We had an easy day Wednesday and went to the circuit on Thursday to get all my gear out the flight cases and also get organised. I had a chat with my chassis man to find out where we were now at with the settings because at the last two IRTA tests we had no good settings at all. He told me that the chassis was pretty much back to how we had it in the Valencia test where I was happy with how the bike was handling.

Image of Chaz checking out the settingsOn Friday morning I ran in new pistons for the first 6 laps and got used to the track and the bumps again! As usual, due to the sand that blows onto the circuit, the first session is always quite slippery. The bike felt not too far away from where I wanted it to be which is always a good sign at the start of the weekend. My only problem was that the bike felt a little bit 'mushy' in the corners and wanted to go wide. After the session I told my chassis man I wanted to try the hard front and rear compound tyres, rather than the mediums. The theory was, that the stiffer construction tyre would get rid of the soft feeling and then work well for keeping tight lines and give good stability on the brakes.

I was pretty confident after the first practice session because we had used the same set of tyres all the way through the practice and the bike felt good. For the afternoon the only change we made was using the harder tyres rather than the mediums. The track temperature had also climbed considerably so the harder tyres would now work better. I went faster than I went in the morning quite soon on in the session and was immediately comfortable with the harder tyres. As I got faster we ran into small problems. In the bumpy corners I had slight chattering problems which were quickly cured and I was getting more and more comfortable with the chassis. I finished the session in 13th and had still not put in a lap that I was really happy with.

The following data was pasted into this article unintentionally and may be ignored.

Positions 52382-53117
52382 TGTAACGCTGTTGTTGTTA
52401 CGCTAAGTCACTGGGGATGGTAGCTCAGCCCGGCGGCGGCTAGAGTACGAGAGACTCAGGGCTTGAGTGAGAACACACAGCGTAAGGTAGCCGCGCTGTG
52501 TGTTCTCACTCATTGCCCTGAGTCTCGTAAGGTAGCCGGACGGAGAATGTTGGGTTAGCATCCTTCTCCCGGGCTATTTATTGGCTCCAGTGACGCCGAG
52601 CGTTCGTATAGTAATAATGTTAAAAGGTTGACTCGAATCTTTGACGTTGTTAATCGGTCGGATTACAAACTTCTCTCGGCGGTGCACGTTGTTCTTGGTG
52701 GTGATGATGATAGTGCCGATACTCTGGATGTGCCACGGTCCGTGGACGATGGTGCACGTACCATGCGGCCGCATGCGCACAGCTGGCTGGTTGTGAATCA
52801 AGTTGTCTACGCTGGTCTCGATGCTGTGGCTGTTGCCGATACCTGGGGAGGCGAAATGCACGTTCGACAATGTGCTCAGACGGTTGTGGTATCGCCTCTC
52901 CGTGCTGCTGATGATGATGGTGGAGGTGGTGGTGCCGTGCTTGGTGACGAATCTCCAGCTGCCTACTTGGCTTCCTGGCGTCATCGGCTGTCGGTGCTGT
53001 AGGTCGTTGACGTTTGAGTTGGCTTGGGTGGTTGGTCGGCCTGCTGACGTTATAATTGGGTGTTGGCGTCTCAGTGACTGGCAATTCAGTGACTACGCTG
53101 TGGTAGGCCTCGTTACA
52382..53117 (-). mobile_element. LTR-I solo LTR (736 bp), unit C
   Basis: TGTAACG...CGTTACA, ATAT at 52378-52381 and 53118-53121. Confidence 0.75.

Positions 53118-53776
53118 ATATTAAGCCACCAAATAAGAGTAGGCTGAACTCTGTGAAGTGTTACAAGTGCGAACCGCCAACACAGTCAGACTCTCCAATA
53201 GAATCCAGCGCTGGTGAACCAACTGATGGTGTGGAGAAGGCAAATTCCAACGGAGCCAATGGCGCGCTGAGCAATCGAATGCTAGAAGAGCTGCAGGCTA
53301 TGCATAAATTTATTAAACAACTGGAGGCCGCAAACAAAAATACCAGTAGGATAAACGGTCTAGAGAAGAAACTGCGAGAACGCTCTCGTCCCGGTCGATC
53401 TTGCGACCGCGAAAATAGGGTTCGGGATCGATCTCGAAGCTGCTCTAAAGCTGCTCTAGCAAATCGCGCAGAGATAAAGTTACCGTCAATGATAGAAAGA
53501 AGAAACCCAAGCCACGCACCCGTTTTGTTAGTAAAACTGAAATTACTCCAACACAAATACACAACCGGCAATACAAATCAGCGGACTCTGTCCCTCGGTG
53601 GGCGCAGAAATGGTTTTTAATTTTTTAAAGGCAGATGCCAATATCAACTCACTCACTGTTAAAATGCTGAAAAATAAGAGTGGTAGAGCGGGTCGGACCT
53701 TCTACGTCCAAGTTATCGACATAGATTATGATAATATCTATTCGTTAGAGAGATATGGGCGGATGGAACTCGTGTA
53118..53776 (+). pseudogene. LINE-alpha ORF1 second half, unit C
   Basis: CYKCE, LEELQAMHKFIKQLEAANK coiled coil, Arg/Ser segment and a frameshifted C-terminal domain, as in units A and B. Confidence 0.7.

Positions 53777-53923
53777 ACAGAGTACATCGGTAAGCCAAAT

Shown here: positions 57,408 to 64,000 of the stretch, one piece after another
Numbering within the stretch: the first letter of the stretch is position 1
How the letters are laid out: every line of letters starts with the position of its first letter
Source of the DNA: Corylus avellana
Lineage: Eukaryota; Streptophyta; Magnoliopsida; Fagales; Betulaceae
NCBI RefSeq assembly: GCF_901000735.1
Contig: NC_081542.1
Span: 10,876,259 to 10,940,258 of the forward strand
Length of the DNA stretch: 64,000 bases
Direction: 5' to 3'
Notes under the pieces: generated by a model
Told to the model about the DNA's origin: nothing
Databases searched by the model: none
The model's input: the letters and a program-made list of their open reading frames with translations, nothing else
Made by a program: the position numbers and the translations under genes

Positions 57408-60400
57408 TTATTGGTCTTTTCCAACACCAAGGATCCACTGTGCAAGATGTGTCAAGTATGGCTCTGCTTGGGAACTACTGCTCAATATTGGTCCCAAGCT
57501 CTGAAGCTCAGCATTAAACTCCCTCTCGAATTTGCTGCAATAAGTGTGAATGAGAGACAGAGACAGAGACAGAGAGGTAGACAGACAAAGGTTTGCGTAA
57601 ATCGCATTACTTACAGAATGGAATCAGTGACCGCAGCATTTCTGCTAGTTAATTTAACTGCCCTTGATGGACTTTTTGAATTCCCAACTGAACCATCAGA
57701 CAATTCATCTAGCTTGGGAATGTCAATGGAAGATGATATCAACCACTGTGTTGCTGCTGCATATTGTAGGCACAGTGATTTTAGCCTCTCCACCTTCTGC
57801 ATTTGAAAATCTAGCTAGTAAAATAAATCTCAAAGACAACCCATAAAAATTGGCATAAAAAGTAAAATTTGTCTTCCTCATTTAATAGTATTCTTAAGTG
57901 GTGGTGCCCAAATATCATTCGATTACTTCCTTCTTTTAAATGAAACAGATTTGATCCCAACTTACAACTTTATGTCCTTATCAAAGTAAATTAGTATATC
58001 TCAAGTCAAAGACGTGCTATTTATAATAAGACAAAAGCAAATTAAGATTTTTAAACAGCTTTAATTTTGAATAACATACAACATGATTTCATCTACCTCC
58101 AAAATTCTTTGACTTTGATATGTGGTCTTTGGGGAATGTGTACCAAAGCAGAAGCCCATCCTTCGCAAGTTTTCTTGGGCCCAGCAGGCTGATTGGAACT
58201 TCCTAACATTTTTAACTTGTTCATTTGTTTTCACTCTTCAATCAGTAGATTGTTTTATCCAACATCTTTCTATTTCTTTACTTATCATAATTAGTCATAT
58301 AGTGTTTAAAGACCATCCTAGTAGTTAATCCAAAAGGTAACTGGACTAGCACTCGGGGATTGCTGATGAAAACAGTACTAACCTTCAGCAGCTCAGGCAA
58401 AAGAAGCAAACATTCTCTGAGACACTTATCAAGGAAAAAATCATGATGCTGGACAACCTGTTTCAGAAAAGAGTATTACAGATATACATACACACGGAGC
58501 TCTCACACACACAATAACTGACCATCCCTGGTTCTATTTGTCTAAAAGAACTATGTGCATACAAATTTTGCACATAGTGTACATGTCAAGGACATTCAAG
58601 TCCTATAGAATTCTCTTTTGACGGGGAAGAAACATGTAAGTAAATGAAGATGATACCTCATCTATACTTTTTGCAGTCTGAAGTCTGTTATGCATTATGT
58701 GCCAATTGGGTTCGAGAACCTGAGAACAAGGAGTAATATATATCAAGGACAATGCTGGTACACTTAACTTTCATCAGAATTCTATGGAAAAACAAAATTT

There were a few murmurs on Friday night of rain for Saturday which I found quite hard to believe because the weather had been good up until then and the forecast looked pretty good. Plus, in South Africa when it rains it doesn't mess around, it pours. We woke up Saturday to nice blue skies but a cold morning compared to the previous ones. Over night the only change made was that I had new pistons to run in for 6 laps and the mechanics put a slightly harder spring in one side of the fork legs to stop it bottoming out. I had a good session in the morning free practice, the spring change didn't alter the feel of the bike at all which was good because the change was only meant to make it a bit safer. I finished the session in 10th on a 1.37.4 about 0.8 faster than I did in first qualifying, and only 0.2 off 5th in that session. Also, I managed to put together my four best intermediate times into this one lap which gets me the prize of a 'Senna' t-shirt. The reason behind this is that when my team manager, Dieter Stappert, used to work in Formula one, Ayrton Senna was the only driver who could put all his best sectors into one lap, week-in week-out. So every time I do this throughout the year , I earn myself another 'Senna' t-shirt from Dieters collection.